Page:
Achilles: Head wound hamster guy.

Minsc is so well-known nowadays that it's easy to forgot that the 'rescue Dynaheir' quest was essentially his entire story in the first game.
Minsc is so well-known nowadays that it's easy to forgot that the 'rescue Dynaheir' quest was essentially his entire story in the first game.

The Grognard: The same. He’s a broadly drawn character; one note, two jokes, and a hammy voice actor. But he’s memorable. The first memeable RPG party member, back before we even had a word for that. Later, Bioware sold truckloads of units largely off the strength of their characters, and Minsc was one of the seeds from which all of that grew. That wouldn’t have happened under a more cautious developer.

Achilles: Well, Larian’s making Baldur’s Gate III. What would be your advice to them? “Go a little nuts?”

The Grognard: Go the right amount of nuts. The genre needs a shot in the arm, not just an update or a reskin. And the big publishers aren’t going to do it. They’re too hypnotized by the bottom line. Larian might just be that goldilocks developer we’re looking for.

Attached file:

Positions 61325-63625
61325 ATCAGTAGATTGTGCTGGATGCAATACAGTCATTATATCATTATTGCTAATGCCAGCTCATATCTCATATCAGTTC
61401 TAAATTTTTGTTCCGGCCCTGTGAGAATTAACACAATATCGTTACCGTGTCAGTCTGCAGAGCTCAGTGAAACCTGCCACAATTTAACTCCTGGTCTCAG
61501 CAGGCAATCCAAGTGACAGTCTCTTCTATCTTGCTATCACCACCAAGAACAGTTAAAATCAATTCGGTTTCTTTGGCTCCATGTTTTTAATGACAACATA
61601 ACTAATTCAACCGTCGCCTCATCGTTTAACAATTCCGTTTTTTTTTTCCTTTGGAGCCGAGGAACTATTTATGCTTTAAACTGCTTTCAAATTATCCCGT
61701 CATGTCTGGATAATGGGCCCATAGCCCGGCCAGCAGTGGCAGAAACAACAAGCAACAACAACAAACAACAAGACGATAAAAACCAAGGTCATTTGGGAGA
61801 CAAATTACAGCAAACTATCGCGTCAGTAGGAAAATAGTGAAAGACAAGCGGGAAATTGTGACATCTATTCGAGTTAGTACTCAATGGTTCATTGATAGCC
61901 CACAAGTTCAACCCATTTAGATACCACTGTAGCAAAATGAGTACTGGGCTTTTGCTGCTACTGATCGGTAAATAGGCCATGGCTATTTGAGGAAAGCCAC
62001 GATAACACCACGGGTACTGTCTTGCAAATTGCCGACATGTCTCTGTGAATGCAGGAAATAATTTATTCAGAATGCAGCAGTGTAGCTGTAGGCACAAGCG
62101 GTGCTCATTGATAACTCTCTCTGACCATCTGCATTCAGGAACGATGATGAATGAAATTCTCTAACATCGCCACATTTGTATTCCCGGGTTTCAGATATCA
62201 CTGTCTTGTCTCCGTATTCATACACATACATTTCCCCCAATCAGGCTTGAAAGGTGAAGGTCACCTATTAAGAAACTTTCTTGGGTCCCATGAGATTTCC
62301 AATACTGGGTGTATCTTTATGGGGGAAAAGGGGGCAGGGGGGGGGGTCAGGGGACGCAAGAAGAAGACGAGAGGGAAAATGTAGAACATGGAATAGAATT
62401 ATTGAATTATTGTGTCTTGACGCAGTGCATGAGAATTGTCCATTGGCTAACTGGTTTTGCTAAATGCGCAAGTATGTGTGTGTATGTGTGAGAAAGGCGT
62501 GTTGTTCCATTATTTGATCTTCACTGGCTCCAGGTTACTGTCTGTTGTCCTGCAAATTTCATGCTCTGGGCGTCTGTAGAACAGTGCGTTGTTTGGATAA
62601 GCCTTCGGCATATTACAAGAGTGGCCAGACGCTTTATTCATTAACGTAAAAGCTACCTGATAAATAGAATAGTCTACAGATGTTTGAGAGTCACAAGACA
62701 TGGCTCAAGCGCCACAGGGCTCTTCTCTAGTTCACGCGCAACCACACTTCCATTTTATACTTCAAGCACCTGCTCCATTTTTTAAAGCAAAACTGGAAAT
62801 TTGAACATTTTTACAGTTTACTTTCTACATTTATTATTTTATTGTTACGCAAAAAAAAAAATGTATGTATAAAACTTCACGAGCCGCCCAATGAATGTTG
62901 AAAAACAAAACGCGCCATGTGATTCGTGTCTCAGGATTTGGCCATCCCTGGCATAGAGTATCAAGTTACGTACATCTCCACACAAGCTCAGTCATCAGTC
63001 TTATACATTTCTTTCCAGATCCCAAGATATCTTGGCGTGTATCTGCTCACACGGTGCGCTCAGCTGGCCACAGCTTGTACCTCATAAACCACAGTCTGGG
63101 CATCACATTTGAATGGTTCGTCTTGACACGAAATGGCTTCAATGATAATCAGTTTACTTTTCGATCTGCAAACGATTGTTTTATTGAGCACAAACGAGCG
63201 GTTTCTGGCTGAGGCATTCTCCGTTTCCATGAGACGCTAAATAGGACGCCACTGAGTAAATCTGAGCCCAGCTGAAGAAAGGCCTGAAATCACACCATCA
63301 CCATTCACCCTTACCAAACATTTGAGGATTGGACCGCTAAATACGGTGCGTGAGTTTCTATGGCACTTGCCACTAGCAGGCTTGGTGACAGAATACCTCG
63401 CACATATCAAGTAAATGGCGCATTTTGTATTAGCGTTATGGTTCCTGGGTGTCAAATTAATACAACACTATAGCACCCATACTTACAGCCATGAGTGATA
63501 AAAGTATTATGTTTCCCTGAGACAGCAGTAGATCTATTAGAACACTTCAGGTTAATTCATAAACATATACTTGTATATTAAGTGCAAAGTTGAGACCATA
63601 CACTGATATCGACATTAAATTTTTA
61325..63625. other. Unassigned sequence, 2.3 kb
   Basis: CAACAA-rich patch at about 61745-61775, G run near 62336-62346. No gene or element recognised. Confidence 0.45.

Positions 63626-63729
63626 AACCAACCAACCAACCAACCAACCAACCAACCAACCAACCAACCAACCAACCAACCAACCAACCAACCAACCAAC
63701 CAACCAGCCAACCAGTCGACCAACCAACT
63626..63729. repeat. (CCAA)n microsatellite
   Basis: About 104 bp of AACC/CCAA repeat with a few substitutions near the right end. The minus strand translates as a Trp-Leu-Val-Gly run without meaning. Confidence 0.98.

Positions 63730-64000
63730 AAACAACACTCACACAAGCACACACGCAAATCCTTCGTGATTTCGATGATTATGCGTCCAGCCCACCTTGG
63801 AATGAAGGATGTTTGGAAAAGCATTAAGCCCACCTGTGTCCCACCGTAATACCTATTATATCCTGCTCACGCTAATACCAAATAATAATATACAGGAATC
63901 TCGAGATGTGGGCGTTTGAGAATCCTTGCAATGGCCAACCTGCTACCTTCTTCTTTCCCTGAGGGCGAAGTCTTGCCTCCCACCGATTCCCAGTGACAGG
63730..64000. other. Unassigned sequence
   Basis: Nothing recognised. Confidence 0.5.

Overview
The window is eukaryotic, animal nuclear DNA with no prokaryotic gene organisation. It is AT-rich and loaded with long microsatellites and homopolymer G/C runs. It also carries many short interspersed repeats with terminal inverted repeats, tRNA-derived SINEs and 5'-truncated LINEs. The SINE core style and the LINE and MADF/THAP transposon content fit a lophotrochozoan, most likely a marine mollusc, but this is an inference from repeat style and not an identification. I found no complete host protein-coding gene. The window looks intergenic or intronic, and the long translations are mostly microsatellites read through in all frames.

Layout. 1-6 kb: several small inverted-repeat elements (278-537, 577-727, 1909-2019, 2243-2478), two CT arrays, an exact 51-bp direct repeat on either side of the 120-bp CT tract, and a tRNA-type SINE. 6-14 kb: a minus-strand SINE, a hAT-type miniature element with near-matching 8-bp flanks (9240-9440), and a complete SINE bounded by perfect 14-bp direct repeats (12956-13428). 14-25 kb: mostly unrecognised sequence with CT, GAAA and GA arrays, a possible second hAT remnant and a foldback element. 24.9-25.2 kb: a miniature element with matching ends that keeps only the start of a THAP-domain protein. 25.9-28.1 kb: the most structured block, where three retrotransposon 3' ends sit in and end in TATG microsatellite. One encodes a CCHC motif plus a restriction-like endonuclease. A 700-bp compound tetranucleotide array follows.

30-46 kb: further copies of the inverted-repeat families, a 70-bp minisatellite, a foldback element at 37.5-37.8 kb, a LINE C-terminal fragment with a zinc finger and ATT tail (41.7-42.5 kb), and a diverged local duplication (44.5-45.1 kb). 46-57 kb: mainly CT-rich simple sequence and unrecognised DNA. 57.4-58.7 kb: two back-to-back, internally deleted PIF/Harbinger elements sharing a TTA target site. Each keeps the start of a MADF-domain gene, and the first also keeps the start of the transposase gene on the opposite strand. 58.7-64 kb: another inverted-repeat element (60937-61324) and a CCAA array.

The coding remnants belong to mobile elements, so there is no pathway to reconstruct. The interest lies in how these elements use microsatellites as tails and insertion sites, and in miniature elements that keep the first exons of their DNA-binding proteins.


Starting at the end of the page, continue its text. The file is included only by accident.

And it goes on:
Achilles: Here’s hoping. In the meantime, I’ve done enough sidequests. The time has come to go the Nashkel mines, and finally dip our toes into the main story.


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102 thoughts on “Achilles and the Grognard: Top Hat Guy Finds His Feet

  1. Chad Miller says:

    That discussion of quicksaving is a perfect explanation of why Achilles is already further in this game than I ever got. Really looking forward to the rest of this.